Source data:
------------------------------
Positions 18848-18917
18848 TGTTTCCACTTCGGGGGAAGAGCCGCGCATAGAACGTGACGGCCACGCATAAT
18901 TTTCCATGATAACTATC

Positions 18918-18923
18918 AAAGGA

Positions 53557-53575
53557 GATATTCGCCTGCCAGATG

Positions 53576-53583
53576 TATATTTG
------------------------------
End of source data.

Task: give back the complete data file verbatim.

Positions 18848-18917
18848 TGTTTCCACTTCGGGGGAAGAGCCGCGCATAGAACGTGACGGCCACGCATAAT
18901 TTTCCATGATAACTATC

Positions 18918-18923
18918 AAAGGA

Positions 53557-53575
53557 GATATTCGCCTGCCAGATG

Positions 53576-53583
53576 TATATTTG